Sometimes I wonder how the economy would run without the people who work for nothing. If volunteers suddenly downed tools and went on strike, would services and industries grind to a halt? Well, it’s not likely to happen because volunteers are always with us. Have you ever wondered why that is so? It’s worth pondering.
My daughter really appreciates the volunteers who help in the Aged Care Home where she works. She sent me a lovely poem she’d written for them, and I could see there were many tasks they performed with kindness and love. They make such a difference by sharing their smiles and using their skills in a self-effacing, reliable way. It helps when people are willing to give what they have. Although volunteers don’t look for praise, they’ll surely be touched when they receive her poem and realise they’re not taken for granted.
I suggested to my daughter that she might include a picture of a special camellia along with the poem. Its name is ‘Volunteer’ in honour of all those in the world who do just that. I was privileged to receive one of these shrubs – sadly left behind when we moved house – but we bought another one. A couple of weeks ago, it started to colour up – rather premature, as camellias don’t usually begin to flower for a while yet. But I suppose lots of volunteers can be relied upon to be early! And some paid workers are even willing to turn up before starting time, or stay late to finish a task without expecting extra payment.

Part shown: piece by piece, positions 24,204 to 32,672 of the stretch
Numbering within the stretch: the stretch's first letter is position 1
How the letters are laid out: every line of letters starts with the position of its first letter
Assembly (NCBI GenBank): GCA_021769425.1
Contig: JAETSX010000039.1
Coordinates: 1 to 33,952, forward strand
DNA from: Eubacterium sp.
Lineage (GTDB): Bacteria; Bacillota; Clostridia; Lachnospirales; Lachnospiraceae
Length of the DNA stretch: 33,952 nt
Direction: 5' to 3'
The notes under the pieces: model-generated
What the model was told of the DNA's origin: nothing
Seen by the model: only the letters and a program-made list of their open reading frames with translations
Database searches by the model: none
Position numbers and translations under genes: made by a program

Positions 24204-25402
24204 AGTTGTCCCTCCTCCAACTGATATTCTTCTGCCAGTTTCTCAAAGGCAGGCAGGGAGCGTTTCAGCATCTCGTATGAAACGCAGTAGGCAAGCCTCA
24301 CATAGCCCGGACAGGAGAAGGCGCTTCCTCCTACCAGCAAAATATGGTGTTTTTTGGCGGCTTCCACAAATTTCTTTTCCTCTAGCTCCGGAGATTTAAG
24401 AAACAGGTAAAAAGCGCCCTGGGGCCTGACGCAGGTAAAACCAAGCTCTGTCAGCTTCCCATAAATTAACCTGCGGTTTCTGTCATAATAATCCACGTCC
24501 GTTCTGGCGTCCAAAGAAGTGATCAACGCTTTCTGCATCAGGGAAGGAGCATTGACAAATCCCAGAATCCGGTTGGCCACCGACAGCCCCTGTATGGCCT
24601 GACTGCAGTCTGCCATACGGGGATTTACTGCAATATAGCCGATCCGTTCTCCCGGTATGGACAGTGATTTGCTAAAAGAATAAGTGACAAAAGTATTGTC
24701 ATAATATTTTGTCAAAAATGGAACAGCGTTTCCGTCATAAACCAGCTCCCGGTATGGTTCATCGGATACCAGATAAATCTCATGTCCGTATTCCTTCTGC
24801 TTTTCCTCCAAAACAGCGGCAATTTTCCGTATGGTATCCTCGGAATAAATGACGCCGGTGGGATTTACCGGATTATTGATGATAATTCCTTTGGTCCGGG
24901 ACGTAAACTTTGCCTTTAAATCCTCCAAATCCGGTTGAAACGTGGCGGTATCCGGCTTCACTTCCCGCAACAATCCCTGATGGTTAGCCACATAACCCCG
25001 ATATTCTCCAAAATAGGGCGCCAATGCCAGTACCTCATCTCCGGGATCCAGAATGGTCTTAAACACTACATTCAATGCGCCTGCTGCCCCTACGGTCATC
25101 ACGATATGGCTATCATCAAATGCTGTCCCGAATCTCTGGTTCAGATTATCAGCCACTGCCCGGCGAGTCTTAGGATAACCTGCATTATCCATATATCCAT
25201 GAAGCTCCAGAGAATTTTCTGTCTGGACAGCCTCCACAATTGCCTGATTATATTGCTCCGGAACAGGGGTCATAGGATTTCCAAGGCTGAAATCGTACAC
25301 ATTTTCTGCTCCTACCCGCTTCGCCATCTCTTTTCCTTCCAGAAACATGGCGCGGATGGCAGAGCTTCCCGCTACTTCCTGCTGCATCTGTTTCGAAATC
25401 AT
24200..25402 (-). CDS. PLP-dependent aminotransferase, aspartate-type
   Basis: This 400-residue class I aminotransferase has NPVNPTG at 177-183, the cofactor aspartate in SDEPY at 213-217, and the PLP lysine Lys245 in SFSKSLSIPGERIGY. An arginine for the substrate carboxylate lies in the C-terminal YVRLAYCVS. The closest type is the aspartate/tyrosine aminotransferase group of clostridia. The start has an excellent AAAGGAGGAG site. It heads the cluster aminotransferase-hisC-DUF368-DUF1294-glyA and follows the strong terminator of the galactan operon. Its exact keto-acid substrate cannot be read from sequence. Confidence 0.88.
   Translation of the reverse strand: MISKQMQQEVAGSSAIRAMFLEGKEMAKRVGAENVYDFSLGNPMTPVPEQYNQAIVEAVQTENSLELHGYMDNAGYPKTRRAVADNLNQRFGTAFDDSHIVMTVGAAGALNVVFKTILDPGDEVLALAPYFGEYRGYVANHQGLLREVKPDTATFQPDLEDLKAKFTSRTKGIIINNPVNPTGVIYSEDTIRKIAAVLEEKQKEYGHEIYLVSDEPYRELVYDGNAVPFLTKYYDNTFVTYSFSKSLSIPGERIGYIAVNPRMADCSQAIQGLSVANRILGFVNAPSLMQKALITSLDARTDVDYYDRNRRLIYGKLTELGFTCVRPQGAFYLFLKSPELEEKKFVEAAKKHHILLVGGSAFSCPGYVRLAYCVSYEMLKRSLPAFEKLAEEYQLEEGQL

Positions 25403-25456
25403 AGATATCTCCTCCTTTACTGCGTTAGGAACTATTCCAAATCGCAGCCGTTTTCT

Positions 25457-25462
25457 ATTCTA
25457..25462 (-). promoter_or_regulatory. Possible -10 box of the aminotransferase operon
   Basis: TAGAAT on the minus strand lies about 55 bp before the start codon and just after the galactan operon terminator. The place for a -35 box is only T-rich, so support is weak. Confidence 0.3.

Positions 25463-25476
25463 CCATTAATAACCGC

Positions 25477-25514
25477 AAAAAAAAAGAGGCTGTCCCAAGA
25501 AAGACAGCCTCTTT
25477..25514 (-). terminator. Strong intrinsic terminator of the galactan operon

The word ‘volunteer’ can be used as a noun, verb, or adjective. It’s main virtue is in the offering. Nobody can be forced to volunteer, but when they do, they’re freely proffering their service, their talents, and even themselves. This is so different to conscripts, who have sometimes been forced to serve in wartime. We’ve recently commemorated Anzac Day, which reminds us of the Australians and New Zealanders who fought to keep our world free. During World War One, my husband’s grandmother was shocked at the number of men who refused to go to war when her own son was risking his life in France.
There are two other integral aspects of volunteering, the first being that it’s a sacrifice. There’s always a risk when we offer anything for free. Some people, and some companies, take advantage of volunteers. The second aspect is that it’s to be given with joy! Who wants a volunteer moaning about how much they have to sacrifice for others? That kind of behaviour doesn’t fit with volunteering, or offering!
It was the same when Jesus died in our place. He did it with joy! Ahead of time, he saw the wonderful results. Many people don’t appreciate what he did for them; some don’t know yet. Jesus only needed to die once, but his sacrifice is still available to all who haven’t heard about it. What a wonderful Saviour!
The Bible says – But Jesus did this once for all when he offered himself as the sacrifice for the people’s sins – Hebrews 7:27. He told the Pharisees that he’d lay down his life of his own accord – John 10: 17-18.
So what about that question? Will we always have volunteers with us? Even in a dictatorship volunteers exist, because those who are Christ-followers live everywhere, following his example, and showing the same fruit as he did. God’s love is eternal, and because he’s everywhere, it goes with him. He is love. We’ll never have to do without volunteers – and for Jesus, each of us can be one too!